Anna Meredith at Gorilla, Manchester, 4 February 2020, from £15 - Book now
Straddling a multitude of genres – contemporary classical, art pop, techno, experimental rock, the list goes on – Anna Meredith’s latest album Fibs is a sheer delight. Her gig at Gorilla will be, too.
A composer, producer and performer of both acoustic and electronic music, Anna Meredith has enjoyed an eclectic and illustrious career thus far. In the classical arena her future-leaning music has been performed at events as prestigious as the Last Night of the Proms and has earned her an MBE from the Queen. In the pop arena, meanwhile, the Scottish artist has won critical and popular acclaim for two gleaming solo albums: 2016’s Varmints and 2019’s Fibs.
Anna’s first foray into the pop world was 2012’s ‘Nautilus’, an imperious, fist-shaking single made of brass fanfares, apocalyptic synth bass and call-to-arms percussion. Four years later (delayed due to a run of paid commissions – fair enough), she released Varmints, an album rooted in obsessively detailed maximalism. Sitting somewhere between Battles and Animal Collective, this synth-heavy record provided a majestic meeting point for space-gazing synth-pop and fidgety, instrumental experimentation.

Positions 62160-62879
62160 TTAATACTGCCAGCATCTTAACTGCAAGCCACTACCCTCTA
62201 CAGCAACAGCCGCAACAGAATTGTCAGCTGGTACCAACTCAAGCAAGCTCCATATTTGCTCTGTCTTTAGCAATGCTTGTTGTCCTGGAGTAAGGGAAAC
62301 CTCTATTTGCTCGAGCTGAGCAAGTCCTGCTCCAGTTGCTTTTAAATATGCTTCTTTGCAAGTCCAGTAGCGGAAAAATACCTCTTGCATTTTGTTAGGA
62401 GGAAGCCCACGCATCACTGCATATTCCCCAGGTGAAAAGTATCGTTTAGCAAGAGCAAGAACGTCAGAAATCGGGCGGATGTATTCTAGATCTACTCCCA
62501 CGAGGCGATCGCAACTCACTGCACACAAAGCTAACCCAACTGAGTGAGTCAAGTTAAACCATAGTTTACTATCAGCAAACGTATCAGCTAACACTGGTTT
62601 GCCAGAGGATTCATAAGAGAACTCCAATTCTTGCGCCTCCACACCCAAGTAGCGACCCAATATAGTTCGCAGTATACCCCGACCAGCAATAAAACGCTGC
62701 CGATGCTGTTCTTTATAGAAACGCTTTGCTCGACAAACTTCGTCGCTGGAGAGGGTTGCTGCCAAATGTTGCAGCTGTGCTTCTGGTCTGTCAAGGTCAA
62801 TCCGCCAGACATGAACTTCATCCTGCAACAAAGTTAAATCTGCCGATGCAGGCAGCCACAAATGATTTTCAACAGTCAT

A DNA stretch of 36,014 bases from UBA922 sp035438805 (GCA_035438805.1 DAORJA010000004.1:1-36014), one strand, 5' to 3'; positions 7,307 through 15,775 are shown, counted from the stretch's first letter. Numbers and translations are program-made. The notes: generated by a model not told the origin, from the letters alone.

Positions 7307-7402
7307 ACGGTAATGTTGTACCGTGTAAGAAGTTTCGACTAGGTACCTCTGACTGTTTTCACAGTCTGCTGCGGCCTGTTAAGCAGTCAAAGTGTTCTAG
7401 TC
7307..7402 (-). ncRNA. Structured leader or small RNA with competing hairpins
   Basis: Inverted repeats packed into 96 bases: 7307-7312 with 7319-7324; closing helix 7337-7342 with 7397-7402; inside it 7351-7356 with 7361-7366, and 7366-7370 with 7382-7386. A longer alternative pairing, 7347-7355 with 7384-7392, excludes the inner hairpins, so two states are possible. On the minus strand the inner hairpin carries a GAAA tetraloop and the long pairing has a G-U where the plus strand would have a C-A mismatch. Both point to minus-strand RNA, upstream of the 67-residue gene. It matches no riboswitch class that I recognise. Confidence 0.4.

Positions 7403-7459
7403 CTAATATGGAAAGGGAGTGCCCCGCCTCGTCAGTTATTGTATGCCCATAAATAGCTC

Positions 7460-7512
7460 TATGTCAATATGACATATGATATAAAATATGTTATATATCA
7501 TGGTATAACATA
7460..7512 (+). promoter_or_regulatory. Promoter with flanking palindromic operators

Fast forward three years and we have the eagerly-anticipated Fibs. Picking up where Varmints left off and then sprinting, wide-eyed, into euphoric new territory, this is a glorious second effort. Wielding the power of her excellent synth and guitar-driven band, Anna – whether by design or not (there are few clues) – has made an album that channels the chaos and instability of modern Britain.
The serotonin-stroking ‘Sawbones’ kicks us off with obsessively rhythmic synth chords and pounding percussion. As with many of the tracks, time signatures twist and keys contort until we arrive at a wholly unpredictable destination. Next is ‘Inhale Exhale’, the album’s standout. Atop rave synths, Anna weaves a lushly-harmonised melody whose wry, hooky lyrics sing to the introvert trapped in an extrovert’s world. Later things get rockier with ‘Limpet’, and poppier with ‘Ribbons’, before ending in blissed-out style with the aptly named ‘Unfurl’.
The album feels thrillingly unwieldy, sometimes even a bit mad, and yet Anna clearly has a very tight rein on these strange musical worlds, making it easy to sink into them. Judging by recent live reviews, the visceral thrills of her music are elevated new heights on stage. It’s been a good few years since Anna last played in Manchester, and her show at Gorilla promises to be a special one. We can’t wait.